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Key Takeaways:

  • After accounting for chlorine usage/consumption which is acidic, the use of hypochlorite sources of chlorine is close to pH neutral (slightly alkaline).  This includes bleach, chlorinating liquid, Cal-Hypo, lithium hypochlorite and saltwater chlorine generator (SWG) systems.
  • The use of Dichlor is net acidic.  The use of Trichlor is even more acidic.  The use of chlorine gas is the most acidic.
  • For hypochlorite sources of chlorine (including SWG systems), the primary source of pH rise comes from Total Alkalinity (TA) that is too high (even 80 ppm can be too high).


Hypochlorite sources of chlorine include chlorinating liquid, bleach, Cal-Hypo, lithium hypochlorite, and saltwater chlorine generators.  Though the addition of this chlorine raises the pH, the consumption/usage of chlorine (from any source) is an acidic process that lowers the pH.  This is described in detail in this post.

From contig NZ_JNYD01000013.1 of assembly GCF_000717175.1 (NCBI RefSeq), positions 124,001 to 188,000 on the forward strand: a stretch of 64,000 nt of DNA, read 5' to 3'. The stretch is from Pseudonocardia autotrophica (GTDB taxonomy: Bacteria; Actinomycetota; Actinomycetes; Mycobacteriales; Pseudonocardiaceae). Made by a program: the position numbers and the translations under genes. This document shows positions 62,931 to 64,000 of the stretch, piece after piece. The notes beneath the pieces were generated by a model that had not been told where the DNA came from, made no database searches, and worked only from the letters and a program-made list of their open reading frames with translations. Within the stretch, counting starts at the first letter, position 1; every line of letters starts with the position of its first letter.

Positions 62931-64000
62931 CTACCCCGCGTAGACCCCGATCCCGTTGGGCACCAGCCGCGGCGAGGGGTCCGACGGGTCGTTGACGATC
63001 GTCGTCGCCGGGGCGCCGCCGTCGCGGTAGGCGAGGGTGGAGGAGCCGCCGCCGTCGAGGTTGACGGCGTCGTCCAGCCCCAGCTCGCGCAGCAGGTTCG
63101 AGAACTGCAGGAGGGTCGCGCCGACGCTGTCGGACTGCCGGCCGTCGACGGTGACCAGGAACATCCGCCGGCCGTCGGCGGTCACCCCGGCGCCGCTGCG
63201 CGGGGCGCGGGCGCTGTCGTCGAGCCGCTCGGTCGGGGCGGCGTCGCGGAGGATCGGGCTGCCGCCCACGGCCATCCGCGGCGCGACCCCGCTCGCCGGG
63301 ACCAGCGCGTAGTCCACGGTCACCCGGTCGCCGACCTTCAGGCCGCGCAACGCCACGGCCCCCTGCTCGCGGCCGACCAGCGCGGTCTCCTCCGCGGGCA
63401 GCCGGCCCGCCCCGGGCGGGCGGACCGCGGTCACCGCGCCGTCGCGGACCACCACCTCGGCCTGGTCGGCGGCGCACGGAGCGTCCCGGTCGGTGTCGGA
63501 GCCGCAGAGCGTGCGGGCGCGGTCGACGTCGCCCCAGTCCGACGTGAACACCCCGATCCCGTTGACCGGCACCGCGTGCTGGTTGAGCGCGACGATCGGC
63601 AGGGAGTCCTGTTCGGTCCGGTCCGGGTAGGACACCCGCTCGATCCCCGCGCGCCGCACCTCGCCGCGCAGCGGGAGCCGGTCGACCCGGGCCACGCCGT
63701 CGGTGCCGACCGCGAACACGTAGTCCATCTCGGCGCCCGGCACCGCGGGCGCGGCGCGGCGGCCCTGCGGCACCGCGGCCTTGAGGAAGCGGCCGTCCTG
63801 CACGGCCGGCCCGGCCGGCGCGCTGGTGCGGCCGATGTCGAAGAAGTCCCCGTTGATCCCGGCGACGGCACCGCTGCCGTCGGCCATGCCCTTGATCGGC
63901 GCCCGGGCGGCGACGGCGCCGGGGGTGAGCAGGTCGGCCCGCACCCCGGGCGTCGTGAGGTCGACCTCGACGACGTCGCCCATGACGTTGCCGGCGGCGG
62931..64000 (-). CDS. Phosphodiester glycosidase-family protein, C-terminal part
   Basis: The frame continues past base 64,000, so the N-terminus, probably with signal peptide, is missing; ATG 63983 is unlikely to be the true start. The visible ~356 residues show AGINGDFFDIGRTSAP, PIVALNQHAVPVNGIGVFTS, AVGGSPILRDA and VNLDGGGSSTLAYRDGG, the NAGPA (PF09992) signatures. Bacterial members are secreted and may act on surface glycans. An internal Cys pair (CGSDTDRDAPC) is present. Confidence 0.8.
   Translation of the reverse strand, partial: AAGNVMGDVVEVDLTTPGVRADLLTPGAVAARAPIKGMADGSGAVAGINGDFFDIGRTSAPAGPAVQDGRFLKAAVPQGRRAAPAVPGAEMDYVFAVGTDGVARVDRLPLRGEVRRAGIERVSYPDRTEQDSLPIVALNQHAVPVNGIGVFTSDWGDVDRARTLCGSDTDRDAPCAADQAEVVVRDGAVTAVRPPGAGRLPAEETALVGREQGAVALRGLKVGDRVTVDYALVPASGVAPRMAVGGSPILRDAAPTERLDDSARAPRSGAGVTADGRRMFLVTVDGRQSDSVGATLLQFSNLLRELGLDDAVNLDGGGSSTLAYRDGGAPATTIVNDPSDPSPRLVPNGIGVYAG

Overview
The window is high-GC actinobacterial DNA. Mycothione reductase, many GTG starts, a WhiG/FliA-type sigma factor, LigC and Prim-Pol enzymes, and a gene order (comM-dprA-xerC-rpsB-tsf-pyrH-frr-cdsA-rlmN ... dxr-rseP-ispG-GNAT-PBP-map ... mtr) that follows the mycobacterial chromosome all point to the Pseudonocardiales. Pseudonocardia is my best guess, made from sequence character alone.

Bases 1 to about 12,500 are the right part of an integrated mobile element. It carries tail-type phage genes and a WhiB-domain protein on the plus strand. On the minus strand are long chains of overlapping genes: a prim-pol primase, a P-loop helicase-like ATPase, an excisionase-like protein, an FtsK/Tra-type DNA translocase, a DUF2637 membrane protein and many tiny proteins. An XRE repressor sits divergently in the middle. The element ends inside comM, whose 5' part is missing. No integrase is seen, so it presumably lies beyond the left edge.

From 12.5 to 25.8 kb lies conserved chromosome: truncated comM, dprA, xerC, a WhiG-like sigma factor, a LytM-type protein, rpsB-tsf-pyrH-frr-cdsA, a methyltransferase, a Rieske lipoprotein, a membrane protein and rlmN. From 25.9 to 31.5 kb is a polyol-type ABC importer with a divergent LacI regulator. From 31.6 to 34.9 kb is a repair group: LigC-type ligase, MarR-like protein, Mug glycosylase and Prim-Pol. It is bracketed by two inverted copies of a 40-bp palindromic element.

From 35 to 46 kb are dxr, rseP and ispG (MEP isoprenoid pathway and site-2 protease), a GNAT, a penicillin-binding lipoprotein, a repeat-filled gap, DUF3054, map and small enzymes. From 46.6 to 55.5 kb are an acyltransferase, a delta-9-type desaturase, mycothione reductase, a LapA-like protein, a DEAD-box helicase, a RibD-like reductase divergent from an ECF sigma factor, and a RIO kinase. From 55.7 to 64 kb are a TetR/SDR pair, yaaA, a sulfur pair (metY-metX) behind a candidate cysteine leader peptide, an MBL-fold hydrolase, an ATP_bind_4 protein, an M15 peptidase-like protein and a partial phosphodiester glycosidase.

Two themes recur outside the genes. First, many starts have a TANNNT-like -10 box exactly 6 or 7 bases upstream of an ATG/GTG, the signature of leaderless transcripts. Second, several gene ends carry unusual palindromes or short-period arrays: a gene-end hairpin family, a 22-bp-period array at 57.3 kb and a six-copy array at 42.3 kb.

The net result from the addition and usage/consumption of hypochlorite sources of chlorine is pH neutral, at least from the chlorine itself.  There is a fairly small net pH rise from the excess lye (sodium hydroxide) in chlorinating liquid and bleach and from similar chemicals in Cal-Hypo (calcium hydroxide, calcium carbonate) and in lithium hypochlorite (lithium hydroxide, lithium carbonate).  The amount of these chemicals varies by product.  6% Clorox Regular unscented bleach has the lowest amount of "excess lye" at around 0.06% resulting in a product pH of around 11.9.  High quality 12.5% chlorinating liquid has around 0.25% excess lye with a product pH of around 12.5, but many other chlorinating liquids have higher pH with a common value for 12.5% chlorinating liquid of 0.50% excess lye for a pH of 12.8.


Most pools can attain reasonable pH stability when using chlorinating liquid or bleach if the Total Alkalinity (TA) level is kept lower since it is the outgassing of carbon dioxide from higher TA levels that is the primary cause of rising pH unless total chlorine usage is very high using chlorinating liquid with substantial excess lye.

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Replies to This Discussion